We will use a function written in assembler as the measured function, which will contain a sequence of 100 measured instructions. This will minimize the effects of the surrounding instructions needed for overhead. We will write the instructions in assembler source code. Of course, we don't have to write the instruction 100 times because the compiler has a macro statement to repeat. The code to measure the instruction "MOVS Rd,#<imm>" will look like this:

	.syntax unified
	.cpu cortex-m0plus
	.thumb			// use 16-bit instructions
	.section .text		// code section

.global TestMove1
TestMove1:
	.rept	100
	movs	r0,#243		// [1]
	.endr
	bx	lr		// [2]

We can certainly assume that with a different register and a different constant the timing of the instruction will not change. The instruction is executed 100 times. It is a subroutine, so there must be a BX LR instruction at the end, to ensure a return from the subroutine. As we can see from the datasheet (and as we will verify later), the BX LR return instruction takes 2 clock cycles. The instructions to service the loop and call the subroutine take another 7 clock cycles. So we subtract a total of 9 clock cycles from the measured time of one loop step. But even if we didn't subtract them, the 100 steps of the tested instruction ensure that it would be a small inaccuracy that is lost by rounding.

Thus, when measuring, we measured the time of the entire loop in us. For 1000 loop steps, this represents the time of one loop step in ns. We convert this to CPU clock speeds by multiplying by the CPU frequency, so clk = ns/1000000*khz (khz is the CPU frequency in kHz, which we either entered manually or found using the frequency_count_khz function). Subtract the 9 clock cycles required for overhead from the clock rates of one loop. Divide the obtained value by the number of instructions tested, i.e. 100. This gives the time of one instruction in clock cycles.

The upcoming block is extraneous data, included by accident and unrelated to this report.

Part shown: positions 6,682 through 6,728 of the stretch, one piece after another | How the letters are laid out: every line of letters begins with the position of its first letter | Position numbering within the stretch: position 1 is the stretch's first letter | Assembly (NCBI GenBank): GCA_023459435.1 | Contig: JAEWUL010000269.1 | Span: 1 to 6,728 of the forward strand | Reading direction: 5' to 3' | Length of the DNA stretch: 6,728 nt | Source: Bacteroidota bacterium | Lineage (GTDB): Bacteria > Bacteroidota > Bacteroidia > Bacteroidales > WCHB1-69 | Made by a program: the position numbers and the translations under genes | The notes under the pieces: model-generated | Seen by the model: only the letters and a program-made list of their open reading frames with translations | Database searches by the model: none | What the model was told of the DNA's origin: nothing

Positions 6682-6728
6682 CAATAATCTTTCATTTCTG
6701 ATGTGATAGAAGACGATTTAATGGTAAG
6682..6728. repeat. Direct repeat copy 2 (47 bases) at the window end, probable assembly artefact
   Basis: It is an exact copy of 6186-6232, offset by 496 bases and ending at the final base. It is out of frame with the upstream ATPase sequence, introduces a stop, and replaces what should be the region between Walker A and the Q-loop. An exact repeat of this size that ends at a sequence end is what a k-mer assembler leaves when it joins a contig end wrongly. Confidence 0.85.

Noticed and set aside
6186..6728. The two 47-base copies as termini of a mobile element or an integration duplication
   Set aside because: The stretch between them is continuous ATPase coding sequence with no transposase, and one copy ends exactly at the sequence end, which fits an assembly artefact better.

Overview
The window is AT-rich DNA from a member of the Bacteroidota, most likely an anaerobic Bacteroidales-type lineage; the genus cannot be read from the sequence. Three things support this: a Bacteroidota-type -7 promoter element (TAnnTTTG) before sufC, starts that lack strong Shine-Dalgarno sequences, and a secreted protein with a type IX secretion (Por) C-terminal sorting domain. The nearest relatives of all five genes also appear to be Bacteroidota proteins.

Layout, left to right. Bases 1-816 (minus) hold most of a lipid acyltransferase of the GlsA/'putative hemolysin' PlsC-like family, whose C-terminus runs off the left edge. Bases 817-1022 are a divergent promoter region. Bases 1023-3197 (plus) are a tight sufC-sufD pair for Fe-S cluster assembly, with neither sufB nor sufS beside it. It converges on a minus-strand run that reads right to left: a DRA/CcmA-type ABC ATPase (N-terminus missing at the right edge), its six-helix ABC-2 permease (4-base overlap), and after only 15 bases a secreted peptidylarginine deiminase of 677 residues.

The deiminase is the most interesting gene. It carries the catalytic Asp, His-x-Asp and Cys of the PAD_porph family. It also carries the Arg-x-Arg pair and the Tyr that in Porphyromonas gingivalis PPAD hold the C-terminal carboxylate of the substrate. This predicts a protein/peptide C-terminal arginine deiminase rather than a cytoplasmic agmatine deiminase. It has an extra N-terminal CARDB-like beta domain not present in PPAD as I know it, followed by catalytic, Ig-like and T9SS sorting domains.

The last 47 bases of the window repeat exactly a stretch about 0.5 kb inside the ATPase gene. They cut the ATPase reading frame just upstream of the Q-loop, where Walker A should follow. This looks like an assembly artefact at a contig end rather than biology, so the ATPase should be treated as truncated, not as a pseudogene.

Of course, not all instructions can simply be placed in a test loop. Instructions are executed when they are called, so we need to prepare the program so that the instruction is executed, but to ensure that the program runs consistently. For example, if we are testing the PUSH instruction, we may execute it 100 times, but at the end of the function we will include the ADD SP,400 instruction to ensure that the stack pointer is refreshed. We can also repeat a sequence of multiple instructions if necessary. For example, when testing the LDM instruction, we must repeatedly set the base register using the LDR instruction. But this is not a problem because we know the timing of the auxiliary LDR instruction from before, so we can subtract it from the result.

And as we can (perhaps surprisingly) find out, the measured instruction timing results actually match the datasheet exactly. :-) Unnecessary work? I think not, it has yielded many useful insights.

The source code for the instruction timing measurement program can be downloaded here. It contains a version of the program for both output to the UART port and output to the virtual USB COM port. The package includes a complete compilation environment for Windows, only the GCC-ARM compiler is needed.

Miroslav Nemecek